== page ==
A contract for a penalty is an agreement to pay a stipulated sum in case of default, intended to coerce performance, to punish default, or to secure payment of the actual damages.1 A contract for liquidated damages is a contract by which the parties in advance of breach fix the amount of damages which will result therefrom, and agreed upon its payment.2 The place of this topic in the law of contracts is open to question. Contracts for penalties, as we shall see later, are unenforceable, and may without any impropriety be said to be void. Such contracts might therefore be discussed under the head of void contracts. On the other hand it is so well settled that if a contract is for a penalty it is void that questions are rarely raised upon this branch of the topic. The question which is commonly presented for decision is whether the contract is one for penalty or liquidated damages; and this is primarily a question of construction. Accordingly, this subject is discussed in connection with construction. This topic might also be considered in connection with breach and damages. Questions thereunder can necessarily arise only when a breach exists or is alleged. The determination of this question is also decisive of the question whether the parties are limited by and entitled to the amount stipulated for by the contract, or whether they are driven to the proof of actual damages and are governed by the rules which control the measure of damages.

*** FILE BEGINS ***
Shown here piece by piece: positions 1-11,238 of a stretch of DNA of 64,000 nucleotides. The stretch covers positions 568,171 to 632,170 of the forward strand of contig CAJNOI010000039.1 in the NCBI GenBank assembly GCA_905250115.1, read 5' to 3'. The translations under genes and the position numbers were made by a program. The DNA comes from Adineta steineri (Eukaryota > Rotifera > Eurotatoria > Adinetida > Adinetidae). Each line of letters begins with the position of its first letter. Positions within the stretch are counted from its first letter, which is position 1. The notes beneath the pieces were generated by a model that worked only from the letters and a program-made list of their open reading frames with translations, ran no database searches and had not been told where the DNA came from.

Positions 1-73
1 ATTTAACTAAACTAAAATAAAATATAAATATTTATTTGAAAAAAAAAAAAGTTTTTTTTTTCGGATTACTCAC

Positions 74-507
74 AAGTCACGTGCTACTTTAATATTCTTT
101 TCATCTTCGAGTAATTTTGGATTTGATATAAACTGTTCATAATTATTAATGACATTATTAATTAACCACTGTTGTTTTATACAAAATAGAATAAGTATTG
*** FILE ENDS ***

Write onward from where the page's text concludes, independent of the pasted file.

1 United States v. Cutajar, 67 Fed. 530; Gillilan v. Rollins, 41 Neb. 540; 59 N. W. 893.

2 Monmouth Park Association v.


Iron Works, 55 N. J. L. 132; 39 Am. St. Rep. 626; sub nomine Wal-lis Iron Works v. Park Association, 19 L. R. A. 456; 26 Atl. 140.